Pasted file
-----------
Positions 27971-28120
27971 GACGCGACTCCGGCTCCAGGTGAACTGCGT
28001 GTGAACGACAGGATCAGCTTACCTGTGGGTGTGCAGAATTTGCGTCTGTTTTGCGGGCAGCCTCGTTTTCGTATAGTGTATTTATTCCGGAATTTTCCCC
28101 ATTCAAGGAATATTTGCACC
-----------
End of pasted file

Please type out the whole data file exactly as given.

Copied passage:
Positions 27971-28120
27971 GACGCGACTCCGGCTCCAGGTGAACTGCGT
28001 GTGAACGACAGGATCAGCTTACCTGTGGGTGTGCAGAATTTGCGTCTGTTTTGCGGGCAGCCTCGTTTTCGTATAGTGTATTTATTCCGGAATTTTCCCC
28101 ATTCAAGGAATATTTGCACC